This hot, dry weather appears to be affecting my stock market activities, which have also dried up. Just 11 stocks qualify for my SIF screen. And almost 40% of the SIF fantasy fund is now held in cash. The part of my personal portfolio which mirrors the SIF is also running an unusually high cash balance.

I don’t have a problem with this in principle. I’ve written before about my hope that when the market looks overvalued, the SIF screen will detect the warnings signs and move progressively into cash.

So far in 2018, this hasn’t happened. I’ve added 14 stocks to the portfolio and sold 14. But new buying opportunities have become fewer recently, so the next couple of months could see a more decisive shift to cash.

In any case, I’m in no rush to buy stocks, as I think that much of the market is fully priced. What I would welcome is the chance to pick up a couple of defensive dividend payers at sensible valuations. My exposure to defensive companies is pretty minimal at the moment:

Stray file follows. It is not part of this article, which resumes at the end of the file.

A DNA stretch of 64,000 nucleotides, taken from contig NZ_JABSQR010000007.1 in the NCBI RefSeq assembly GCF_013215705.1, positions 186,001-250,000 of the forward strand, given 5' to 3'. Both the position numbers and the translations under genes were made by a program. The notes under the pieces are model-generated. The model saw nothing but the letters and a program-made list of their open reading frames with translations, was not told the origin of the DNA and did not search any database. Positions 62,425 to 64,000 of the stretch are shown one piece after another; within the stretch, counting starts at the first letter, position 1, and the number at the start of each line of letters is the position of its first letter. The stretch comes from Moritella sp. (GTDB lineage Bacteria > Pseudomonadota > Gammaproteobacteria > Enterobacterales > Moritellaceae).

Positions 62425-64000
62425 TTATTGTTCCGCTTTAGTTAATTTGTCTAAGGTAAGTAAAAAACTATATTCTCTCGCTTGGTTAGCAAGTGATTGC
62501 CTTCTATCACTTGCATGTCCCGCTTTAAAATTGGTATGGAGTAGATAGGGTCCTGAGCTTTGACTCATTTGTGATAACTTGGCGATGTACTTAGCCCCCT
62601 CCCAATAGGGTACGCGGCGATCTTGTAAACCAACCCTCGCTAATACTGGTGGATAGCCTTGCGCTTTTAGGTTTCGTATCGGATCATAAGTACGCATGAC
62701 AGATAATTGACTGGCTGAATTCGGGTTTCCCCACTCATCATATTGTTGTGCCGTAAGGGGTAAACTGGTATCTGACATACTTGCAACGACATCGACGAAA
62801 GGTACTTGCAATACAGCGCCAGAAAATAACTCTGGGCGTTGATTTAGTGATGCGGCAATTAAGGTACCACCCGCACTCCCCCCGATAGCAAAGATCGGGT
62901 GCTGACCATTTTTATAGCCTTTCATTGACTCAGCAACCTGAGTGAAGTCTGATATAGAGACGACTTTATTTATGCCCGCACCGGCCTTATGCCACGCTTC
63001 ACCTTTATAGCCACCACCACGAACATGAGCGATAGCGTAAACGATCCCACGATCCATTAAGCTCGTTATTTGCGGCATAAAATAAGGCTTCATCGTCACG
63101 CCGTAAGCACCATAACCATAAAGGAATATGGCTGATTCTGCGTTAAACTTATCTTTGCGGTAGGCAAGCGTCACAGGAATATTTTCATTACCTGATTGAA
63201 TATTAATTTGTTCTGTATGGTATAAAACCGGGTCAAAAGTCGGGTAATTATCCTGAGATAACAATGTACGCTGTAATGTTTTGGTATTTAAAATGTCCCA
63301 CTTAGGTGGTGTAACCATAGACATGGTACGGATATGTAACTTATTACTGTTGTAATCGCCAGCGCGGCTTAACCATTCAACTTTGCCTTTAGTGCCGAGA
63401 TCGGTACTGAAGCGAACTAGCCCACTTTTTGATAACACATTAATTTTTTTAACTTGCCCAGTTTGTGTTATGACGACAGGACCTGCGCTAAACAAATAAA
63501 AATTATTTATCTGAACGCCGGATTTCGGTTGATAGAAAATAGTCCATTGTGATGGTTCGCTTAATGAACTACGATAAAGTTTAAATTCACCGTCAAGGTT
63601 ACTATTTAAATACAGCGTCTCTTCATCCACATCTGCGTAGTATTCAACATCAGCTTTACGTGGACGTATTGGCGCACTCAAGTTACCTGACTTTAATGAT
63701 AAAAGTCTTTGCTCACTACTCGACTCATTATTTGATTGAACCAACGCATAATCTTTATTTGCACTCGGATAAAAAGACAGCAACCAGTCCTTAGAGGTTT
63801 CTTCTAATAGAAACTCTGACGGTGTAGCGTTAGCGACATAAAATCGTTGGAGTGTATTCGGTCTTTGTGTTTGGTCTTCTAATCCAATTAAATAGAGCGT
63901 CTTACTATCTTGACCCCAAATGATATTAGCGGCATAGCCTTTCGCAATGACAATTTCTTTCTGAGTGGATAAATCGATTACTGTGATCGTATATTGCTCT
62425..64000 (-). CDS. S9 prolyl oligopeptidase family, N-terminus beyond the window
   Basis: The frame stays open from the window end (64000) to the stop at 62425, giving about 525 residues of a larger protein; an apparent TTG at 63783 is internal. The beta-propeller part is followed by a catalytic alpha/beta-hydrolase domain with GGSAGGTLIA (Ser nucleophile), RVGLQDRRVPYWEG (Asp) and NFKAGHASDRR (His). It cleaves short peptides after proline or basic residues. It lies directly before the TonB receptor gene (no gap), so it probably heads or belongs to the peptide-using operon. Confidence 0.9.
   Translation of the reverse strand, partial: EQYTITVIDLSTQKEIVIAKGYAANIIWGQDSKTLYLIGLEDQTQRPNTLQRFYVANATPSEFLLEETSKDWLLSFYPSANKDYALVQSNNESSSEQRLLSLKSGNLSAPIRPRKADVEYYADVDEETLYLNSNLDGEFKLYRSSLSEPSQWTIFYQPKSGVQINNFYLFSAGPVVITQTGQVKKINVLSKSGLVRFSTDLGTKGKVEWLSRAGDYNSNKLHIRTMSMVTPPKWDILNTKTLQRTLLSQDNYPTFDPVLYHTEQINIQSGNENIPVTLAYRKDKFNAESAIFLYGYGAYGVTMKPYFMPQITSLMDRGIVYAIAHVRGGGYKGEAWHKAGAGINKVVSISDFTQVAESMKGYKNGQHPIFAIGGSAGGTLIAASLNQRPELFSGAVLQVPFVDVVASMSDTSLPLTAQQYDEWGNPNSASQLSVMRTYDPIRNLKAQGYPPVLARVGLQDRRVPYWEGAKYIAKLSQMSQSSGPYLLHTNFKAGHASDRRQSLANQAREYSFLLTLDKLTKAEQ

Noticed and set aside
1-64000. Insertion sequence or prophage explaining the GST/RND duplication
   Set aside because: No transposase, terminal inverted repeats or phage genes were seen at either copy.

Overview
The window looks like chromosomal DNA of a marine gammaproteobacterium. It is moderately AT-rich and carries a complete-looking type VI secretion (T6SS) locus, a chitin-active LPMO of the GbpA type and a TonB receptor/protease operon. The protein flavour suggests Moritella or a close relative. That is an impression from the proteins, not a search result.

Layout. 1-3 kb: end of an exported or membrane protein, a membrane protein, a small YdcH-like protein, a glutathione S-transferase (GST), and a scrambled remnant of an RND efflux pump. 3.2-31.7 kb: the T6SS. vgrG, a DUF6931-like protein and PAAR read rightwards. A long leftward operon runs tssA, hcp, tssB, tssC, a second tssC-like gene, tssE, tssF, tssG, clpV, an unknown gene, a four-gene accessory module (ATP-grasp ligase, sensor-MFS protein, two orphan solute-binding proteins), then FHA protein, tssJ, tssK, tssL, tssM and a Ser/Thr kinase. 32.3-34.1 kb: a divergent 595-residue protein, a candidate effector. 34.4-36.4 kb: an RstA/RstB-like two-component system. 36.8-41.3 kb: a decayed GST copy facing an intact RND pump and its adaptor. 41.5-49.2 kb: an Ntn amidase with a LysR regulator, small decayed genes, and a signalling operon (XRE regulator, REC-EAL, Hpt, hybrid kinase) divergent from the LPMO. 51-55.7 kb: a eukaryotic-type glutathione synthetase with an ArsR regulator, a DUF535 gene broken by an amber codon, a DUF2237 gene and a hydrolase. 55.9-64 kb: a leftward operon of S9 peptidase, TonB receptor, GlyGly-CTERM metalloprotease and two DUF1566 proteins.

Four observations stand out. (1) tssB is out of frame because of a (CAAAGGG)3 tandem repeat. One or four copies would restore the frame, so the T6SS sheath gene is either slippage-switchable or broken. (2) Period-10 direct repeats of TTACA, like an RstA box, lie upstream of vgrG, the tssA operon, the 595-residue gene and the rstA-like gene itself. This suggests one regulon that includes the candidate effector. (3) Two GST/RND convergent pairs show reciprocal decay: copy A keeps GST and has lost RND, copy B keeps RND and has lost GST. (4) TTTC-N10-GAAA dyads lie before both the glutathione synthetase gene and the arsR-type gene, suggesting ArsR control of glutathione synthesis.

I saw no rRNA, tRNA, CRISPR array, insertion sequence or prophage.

Because of this, I was interested to see that Tesco now qualifies for the relaxed version of my stock screen. (This is a fork of my main screen that accepts stocks with slightly more demanding valuations, as long as they satisfy all of my other rules.)

As the UK’s largest supermarket, Tesco could provide an attractive defensive backstop and a growing dividend income. The shares aren’t obviously cheap, but both the share price and the business appear to be performing well. Stockopedia also likes the shares, awarding them a StockRank of 81. So I thought it would be interesting to take a look at both this week in order to get a better understanding of what’s on offer.

Value lies in the future

Tesco shares are delivering almost indecent levels of earnings growth at the moment. Last year saw headline earnings climb 62.7% to 11.88p per share, as the group’s recovery continued. Further progress is expected this year, some of which has already been priced into the stock. All of this means that value isn’t the stock’s strongest suit:


The shares may look pricey, but I don’t think there’s nothing obviously wrong here. One attraction for me is that earnings and free cash…

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